Tourists taking photos of Pearl Harbor on Thursday morning were shocked when a sightseeing helicopter crashed only 20 feet away from where they stood. The Pearl Harbor helicopter crash happened near the Arizona Memorial visitors center at around 10:15 a.m.
Amateur video footage taken by tourist Shawn Winrich shows the helicopter, a Bell 206B, hovering for a moment about 100 feet above the harbor, then dramatically falling out of control into the water. The Bell 206B began to sink almost immediately in roughly 10 feet of water.
Three people inside the helicopter were able to successfully extricate themselves out and swim toward the shore. A fourth victim followed soon after. The fifth person aboard the Bell 206B, a 16-year-old boy, was reportedly stuck in his seat, unable to escape.
A number of witnesses to the Pearl Harbor helicopter crash immediately sprung into action, jumping into the water to offer help to those onboard. Chris Gardner, a tour guide with Keawe Adventures, was one of three men who jumped in to offer assistance.
According to Gardner, he, a federal police officer and a Navy sailor were taking turns diving down to the submerged chopper to try and free the boy from his seat. Gardner told reporters that visibility was an issue, as fuel spilled out of the helicopter and made the water murky.
Using a knife, Gardner and the others were finally able to cut the boy out of his seat belt from the starboard side of the chopper. Reports have indicated that the teen was underwater for about three minutes and had to be resuscitated at the scene by emergency responders.
The 16-year-old Pearl Harbor helicopter crash victim was rushed to a nearby hospital in critical condition. Two other victims, a 45-year-old woman and a 50-year-old man, were also taken to an area hospital in stable condition, though the extent of their injuries have not yet been reported. Details on the other two victims, including the helicopter pilot, are unavailable.
While the identities of the Pearl Harbor helicopter crash victims have not yet been released by authorities, media outlets are reporting that the four passengers are family members.
What Caused the Pearl Harbor Helicopter Crash?
At this time, authorities are not commenting on what may have caused the Pearl Harbor Helicopter crash. Officials from the Federal Aviation Administration (FAA) and the National Transportation Safety Board (NTSB) have sent teams to Honolulu to conduct an investigation on the crash.
FAA records indicate that the 1979 Bell 206B helicopter is registered to Jeffrey Gebhard of Kailua, Hawaii, who owns Genesis Aviation. Th helicopter reportedly has a valid certificate that doesn’t expire until August of this year. According to the company website, Genesis Aviation has been in operation since 1999, providing “Door’s Off” helicopter tours over Oahu. Gebhard has not commented on the Pearl Harbor helicopter crash.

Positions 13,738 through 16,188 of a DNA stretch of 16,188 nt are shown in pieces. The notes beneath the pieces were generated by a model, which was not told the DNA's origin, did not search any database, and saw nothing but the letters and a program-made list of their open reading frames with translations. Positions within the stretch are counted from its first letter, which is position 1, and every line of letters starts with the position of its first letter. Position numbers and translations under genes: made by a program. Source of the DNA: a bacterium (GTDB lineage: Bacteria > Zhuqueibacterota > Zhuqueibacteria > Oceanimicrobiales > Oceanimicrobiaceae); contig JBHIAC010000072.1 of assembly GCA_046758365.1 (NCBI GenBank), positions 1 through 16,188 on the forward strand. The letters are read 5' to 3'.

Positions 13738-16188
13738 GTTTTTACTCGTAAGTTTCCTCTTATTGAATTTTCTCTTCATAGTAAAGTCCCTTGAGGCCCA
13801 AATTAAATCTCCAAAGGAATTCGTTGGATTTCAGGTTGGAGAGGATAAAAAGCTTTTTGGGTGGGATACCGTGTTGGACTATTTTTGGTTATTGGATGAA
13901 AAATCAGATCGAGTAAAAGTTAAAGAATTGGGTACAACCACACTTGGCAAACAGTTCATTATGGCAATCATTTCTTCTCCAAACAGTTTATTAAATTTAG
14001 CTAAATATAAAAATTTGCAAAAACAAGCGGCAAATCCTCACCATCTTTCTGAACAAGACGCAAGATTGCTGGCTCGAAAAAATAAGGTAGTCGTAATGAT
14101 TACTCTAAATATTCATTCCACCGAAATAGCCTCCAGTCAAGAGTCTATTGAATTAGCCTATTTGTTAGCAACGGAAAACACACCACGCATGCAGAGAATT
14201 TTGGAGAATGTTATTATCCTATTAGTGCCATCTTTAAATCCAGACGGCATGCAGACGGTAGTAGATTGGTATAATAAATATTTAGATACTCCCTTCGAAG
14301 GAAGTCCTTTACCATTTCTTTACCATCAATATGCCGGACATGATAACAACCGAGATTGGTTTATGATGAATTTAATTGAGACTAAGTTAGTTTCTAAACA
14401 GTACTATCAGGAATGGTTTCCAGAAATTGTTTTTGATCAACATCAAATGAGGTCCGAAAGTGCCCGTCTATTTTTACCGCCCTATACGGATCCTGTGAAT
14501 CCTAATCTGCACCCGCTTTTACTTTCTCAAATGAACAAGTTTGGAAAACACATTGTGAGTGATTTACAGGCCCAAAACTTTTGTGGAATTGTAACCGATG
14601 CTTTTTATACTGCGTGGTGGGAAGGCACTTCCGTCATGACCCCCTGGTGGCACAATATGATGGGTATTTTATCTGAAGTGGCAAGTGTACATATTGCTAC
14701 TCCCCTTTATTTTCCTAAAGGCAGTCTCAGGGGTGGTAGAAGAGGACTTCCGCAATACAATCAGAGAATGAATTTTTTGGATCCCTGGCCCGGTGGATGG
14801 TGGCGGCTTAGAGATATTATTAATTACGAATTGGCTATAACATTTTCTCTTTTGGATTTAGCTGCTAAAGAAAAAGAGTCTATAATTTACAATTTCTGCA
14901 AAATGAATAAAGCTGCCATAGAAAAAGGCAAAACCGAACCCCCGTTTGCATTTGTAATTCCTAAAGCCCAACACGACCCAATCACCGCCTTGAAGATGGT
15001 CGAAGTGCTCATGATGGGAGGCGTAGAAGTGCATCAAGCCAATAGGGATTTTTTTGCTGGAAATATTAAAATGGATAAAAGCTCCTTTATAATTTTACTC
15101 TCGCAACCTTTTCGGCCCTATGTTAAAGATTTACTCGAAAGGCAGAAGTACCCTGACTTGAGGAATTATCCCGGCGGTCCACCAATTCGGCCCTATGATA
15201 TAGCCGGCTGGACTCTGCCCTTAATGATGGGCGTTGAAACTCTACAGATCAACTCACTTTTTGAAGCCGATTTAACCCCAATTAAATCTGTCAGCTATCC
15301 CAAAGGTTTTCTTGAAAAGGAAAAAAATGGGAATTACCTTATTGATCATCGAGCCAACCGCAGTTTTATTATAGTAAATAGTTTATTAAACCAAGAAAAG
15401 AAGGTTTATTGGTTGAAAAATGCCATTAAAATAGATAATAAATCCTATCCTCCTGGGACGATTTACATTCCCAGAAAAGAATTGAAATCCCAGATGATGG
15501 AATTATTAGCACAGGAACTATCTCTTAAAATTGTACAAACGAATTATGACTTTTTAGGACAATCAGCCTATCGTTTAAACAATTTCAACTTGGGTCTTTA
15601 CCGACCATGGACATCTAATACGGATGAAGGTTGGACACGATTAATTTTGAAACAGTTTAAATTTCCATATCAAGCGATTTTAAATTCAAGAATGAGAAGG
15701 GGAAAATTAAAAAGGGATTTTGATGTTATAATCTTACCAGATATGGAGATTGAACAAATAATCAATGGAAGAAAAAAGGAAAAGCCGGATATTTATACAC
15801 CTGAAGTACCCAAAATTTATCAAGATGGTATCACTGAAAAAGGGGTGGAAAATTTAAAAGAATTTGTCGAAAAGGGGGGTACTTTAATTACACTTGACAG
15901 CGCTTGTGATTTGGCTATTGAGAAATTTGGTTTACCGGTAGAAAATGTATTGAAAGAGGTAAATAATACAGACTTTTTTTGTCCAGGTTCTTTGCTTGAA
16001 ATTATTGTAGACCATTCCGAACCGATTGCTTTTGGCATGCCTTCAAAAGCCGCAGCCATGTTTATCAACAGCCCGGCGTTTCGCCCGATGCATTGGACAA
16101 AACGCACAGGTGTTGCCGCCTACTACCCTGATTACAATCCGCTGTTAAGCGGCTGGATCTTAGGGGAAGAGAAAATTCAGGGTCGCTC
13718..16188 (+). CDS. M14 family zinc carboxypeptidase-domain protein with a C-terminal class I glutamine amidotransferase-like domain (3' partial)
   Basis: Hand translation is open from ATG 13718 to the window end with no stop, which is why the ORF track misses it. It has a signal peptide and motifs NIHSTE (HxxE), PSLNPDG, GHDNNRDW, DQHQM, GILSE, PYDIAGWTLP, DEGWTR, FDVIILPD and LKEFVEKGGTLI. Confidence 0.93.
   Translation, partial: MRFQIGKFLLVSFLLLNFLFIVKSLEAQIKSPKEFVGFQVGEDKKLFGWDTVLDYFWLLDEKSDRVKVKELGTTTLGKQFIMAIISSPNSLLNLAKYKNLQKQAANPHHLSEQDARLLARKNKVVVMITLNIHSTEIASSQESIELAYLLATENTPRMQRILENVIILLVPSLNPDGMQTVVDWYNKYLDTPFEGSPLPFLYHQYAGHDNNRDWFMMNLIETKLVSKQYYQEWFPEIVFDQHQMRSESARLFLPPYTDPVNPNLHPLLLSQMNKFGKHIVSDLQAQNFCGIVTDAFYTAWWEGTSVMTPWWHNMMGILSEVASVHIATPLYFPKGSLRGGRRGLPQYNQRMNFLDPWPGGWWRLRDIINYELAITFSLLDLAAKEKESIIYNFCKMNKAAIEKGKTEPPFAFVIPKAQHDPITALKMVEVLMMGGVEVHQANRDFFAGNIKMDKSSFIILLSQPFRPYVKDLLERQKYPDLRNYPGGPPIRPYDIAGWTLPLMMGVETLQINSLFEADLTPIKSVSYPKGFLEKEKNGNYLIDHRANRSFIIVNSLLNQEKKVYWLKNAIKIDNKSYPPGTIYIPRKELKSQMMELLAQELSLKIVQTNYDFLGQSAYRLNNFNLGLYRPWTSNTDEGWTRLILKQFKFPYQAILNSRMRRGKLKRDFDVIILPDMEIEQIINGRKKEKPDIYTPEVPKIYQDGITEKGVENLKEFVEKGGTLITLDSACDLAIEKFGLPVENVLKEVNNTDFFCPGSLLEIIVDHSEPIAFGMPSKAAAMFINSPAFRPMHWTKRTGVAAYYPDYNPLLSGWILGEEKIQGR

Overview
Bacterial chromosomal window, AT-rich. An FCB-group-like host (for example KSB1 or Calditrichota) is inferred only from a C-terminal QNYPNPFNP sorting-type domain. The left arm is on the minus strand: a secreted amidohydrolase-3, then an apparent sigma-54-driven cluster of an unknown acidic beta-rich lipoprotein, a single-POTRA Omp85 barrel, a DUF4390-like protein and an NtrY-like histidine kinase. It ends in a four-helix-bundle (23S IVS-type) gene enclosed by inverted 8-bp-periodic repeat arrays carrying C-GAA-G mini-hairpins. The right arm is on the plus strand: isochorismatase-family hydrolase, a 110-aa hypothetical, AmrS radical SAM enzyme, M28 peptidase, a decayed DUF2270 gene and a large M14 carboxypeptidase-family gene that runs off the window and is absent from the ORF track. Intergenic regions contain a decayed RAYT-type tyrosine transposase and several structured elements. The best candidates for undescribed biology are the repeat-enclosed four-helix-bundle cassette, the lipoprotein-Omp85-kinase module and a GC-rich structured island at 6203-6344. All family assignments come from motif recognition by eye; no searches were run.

The Bell 206B was scheduled to return to Honolulu after touring the Waimea area when something went wrong. Witnesses say everything seemed normal as the helicopter hovered over the harbor. But as it fell from the sky and got closer to the water, the Bell 206B began to shake and dark smoke started pouring out, according to the Christian Science Monitor.
Hawaii Has Seen a Number of Sightseeing Helicopter Crashes in Recent Months
The Pearl Harbor helicopter crash is one of several recent sightseeing helicopter crashes in the state. In January, five people were injured in Kauai when a sightseeing helicopter made a hard landing on Kalalau Beach. Four of the five onboard suffered back injuries while the fifth victim sustained minor injuries. The cause of the Kauai crash is still under investigation.
In 2013, a two-seater Robinson R22 helicopter was forced to make an emergency landing on a downtown Honolulu street. The helicopter landed hard, then hit a parked car. The lone passenger aboard the helicopter, photographer Karl Hedberg, sustained a bad cut to his head. According to the Star Advertiser, the crash was caused by a broken mixture cable.
In 2011, a Blue Hawaiian helicopter crashed into mountainous terrain amid heavy rain and low visibility on the island of Molokai, killing all five people onboard. According to the NTSB, the Molokai sightseeing helicopter crash was caused by the pilot failing to maintain clearance from the terrain while operating in marginal weather conditions, which “resulted in the impact of the horizontal stabilizer and lower forward portion of the Fenestron with ground and/or vegetation and led to the separation of the Fenestron and the pilot’s subsequent inability to maintain control.”
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